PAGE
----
Just when I began to adjust, one of my oldest and dearest friends passed away.  To this day, I think of him all the time.  I came home from work only for Brian to tell me that Derrick passed away.  It is the closest I’ve ever been to experiencing shock without physically being in shock.  Derrick and I went back so far I can honestly say I have no idea when we met – elementary school or possibly earlier; I don’t know.  What matters is the fact that I don’t remember life without Derrick prior to September 25, 2009.  We experienced so much together from elementary school to college.  I tried to capture our memories here.

First, nothing prepares you to lose a good friend who happens to still be in their 20s.  Nothing.  I didn’t know how serious his issues were.  Now, of course, I’d like to think that I would have been able to help in some small way.  Second, when you are unable to attend a close friend’s funeral, it does affect you – family or not.  I still remember trying to keep it together because I had to work the day of his funeral.  Later, I still found it difficult to be around his great aunt E.  Memories came flooding back as soon as I would see her.  I became so uncomfortable that I didn’t see her nearly as often as I should.  Now that she is gone too, I regret it.  Finally, I still see Derrick and I sniping at each other 50 years in the future, somehow managing to end up in the same nursing home.  Frankly, I feel cheated knowing it is simply not possible.

Ten years later, I am not the same woman.  I’ve experienced more loss in those years – and a lot of happiness.  I know myself better and worked hard towards new dreams and goals.  Still, when I think of those awful days of September 2009, I’d like to think that Joyce and Derrick both somehow know where I ended up.  I can only imagine the conversation Derrick and I would have had in the aftermath of my awful breakup with Brian.  He had been so happy that I’d finally found someone.  I can also imagine how happy Joyce would be to know that I am now a teacher and how deeply her faith affected me.  To Derrick and Joyce, I still love you both.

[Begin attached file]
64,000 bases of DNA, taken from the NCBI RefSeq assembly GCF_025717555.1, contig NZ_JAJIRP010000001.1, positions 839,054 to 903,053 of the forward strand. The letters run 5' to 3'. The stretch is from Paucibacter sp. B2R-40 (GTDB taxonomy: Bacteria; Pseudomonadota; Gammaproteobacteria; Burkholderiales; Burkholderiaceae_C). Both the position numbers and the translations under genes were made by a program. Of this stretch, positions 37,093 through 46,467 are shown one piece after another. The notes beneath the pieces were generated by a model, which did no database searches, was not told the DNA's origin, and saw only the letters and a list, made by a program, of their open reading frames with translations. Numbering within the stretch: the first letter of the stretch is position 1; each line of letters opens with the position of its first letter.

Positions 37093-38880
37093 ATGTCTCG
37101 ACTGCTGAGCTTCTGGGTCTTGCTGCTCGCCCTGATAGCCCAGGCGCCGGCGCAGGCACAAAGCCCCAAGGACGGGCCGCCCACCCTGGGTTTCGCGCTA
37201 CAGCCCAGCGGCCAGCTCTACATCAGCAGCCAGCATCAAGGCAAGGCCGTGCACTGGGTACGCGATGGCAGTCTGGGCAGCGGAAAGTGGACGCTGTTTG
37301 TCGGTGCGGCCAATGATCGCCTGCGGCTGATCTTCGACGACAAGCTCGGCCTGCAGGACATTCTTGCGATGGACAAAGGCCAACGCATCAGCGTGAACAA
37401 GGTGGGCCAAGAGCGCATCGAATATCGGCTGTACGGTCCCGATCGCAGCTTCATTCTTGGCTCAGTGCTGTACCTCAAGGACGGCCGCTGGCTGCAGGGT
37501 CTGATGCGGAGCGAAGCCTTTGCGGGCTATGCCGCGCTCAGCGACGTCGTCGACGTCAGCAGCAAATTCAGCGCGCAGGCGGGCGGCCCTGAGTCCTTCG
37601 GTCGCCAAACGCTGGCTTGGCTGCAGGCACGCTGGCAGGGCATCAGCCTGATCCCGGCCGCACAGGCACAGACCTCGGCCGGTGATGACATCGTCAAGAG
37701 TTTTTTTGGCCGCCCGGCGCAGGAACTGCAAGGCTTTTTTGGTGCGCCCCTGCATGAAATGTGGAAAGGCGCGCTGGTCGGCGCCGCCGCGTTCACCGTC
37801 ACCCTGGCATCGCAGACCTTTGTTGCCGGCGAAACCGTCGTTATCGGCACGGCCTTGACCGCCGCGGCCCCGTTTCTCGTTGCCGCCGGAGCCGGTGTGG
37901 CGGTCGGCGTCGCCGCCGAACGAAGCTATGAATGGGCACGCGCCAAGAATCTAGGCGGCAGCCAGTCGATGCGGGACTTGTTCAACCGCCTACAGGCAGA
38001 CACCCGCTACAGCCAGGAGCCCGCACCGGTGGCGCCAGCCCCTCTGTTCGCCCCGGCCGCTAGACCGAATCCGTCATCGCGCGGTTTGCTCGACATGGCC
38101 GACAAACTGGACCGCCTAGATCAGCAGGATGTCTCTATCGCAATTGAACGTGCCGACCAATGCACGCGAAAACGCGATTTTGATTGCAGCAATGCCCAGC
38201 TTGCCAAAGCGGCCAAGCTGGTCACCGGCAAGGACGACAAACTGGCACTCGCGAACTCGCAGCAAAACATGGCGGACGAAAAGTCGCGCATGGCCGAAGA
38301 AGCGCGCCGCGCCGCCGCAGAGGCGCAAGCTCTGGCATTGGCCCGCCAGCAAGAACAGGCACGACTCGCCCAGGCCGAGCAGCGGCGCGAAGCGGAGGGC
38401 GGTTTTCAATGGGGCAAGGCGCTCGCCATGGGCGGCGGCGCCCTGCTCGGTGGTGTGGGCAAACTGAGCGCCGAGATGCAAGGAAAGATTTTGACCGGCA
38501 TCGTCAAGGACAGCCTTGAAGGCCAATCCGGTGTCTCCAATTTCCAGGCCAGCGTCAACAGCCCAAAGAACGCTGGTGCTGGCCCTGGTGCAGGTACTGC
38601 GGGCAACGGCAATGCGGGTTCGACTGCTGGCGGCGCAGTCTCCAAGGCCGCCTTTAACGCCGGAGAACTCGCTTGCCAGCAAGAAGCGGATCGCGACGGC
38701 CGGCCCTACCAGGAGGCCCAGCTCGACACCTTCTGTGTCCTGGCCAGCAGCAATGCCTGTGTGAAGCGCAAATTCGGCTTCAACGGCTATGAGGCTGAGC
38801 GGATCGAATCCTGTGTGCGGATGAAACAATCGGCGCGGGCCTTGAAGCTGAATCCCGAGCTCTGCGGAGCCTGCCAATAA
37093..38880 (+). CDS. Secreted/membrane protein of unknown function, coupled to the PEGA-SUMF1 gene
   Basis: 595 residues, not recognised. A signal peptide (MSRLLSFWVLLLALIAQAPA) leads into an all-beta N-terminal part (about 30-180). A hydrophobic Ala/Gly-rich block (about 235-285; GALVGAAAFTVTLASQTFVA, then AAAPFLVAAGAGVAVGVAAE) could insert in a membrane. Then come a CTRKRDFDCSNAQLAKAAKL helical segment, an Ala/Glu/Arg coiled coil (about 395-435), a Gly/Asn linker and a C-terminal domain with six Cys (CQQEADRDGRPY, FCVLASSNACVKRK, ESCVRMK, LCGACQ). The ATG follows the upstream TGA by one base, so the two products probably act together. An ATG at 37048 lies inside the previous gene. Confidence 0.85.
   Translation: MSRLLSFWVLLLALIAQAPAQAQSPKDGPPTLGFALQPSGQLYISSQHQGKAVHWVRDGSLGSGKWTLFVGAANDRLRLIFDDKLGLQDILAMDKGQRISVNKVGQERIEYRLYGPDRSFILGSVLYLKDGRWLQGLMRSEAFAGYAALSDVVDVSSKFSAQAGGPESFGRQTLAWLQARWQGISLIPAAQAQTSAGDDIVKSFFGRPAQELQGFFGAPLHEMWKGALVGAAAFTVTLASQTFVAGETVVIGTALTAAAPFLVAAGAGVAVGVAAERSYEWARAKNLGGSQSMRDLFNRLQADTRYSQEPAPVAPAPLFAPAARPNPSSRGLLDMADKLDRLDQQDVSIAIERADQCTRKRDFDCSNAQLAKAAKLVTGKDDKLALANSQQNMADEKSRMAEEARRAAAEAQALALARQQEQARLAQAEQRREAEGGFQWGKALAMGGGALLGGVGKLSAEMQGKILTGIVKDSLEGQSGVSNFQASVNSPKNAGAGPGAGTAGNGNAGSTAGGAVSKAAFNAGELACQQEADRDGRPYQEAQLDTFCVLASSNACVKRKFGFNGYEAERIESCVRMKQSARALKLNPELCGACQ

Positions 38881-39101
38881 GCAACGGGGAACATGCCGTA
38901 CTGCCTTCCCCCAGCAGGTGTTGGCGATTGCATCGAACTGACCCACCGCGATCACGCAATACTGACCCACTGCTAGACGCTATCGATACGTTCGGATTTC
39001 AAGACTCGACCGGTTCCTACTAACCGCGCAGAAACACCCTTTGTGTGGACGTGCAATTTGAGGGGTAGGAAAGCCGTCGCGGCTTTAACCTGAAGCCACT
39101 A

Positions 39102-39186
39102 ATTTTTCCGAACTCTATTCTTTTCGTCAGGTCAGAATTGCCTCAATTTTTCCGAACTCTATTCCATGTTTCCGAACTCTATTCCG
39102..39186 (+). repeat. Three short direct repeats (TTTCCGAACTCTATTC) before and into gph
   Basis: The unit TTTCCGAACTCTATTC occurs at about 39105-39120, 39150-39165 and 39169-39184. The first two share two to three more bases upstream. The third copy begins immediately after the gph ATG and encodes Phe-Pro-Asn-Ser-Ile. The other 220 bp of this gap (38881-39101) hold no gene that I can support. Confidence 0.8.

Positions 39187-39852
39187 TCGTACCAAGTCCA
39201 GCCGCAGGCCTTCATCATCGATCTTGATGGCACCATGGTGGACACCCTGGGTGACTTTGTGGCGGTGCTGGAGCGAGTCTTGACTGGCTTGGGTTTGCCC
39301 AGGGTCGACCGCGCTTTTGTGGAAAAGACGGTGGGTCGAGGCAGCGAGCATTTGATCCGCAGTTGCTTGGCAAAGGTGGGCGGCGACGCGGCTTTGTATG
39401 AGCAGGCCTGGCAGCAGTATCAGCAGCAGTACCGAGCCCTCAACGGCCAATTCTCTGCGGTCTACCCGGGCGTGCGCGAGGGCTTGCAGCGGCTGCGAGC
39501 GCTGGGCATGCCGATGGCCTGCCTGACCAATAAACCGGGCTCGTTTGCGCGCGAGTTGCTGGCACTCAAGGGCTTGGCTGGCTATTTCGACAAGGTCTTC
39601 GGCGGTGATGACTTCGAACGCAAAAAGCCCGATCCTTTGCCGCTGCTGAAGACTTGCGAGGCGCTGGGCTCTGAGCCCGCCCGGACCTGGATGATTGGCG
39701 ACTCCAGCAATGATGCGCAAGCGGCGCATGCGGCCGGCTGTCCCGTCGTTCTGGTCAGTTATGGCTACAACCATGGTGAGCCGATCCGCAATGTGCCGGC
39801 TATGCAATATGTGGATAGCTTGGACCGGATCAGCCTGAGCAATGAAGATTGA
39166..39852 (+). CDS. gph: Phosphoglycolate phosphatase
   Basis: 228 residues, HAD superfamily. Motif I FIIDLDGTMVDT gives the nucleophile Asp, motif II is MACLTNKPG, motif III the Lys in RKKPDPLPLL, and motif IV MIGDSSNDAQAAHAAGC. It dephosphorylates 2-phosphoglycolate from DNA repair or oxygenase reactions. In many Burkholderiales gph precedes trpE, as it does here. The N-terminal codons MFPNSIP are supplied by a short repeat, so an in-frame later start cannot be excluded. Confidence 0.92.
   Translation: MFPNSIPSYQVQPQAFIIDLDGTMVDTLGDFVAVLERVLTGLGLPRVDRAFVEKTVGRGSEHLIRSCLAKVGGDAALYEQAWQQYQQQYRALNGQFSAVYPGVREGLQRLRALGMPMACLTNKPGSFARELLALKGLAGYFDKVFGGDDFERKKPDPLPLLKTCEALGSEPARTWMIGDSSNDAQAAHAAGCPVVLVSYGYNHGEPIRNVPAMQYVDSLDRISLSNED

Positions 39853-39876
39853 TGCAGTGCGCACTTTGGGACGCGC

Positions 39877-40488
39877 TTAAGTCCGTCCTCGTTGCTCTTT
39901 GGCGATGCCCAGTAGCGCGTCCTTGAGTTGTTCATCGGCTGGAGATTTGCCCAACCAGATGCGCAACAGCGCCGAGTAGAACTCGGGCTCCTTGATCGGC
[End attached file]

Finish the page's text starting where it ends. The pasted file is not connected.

The Price of Love

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Interview with Mari L. McCarthy

HYSWJP Bronze

Today I am happy to share an e-mail interview with Mari L. McCarthy.  It is all about the power of journaling!  Check it out below:

  1. Why did you decide to start journaling in the first place?

It was for physical therapy purposes only.  I had an MS episode where I lost most use of the right side of my body, and I needed to teach myself how to write with my left hand ASAP.

  1. When did you notice a connection between journaling and how you felt physically, spiritually, and mentally?

Right away.  I got started with Julia Cameron’s Morning Pages, and the three stream-of-consciousness pages first thing every morning took me on a magical mystery tour.  I started hearing rhymes and started writing poetry for the first time in my life.  And, I started remembering things from my childhood 60 years ago and experiencing it as if it was happening right now.  I was able to process the events through the pages, became aware of how many erroneous thoughts and feelings I was carrying around in my body, and created new thoughts that reduced all kinds of mental, physical and spiritual stress.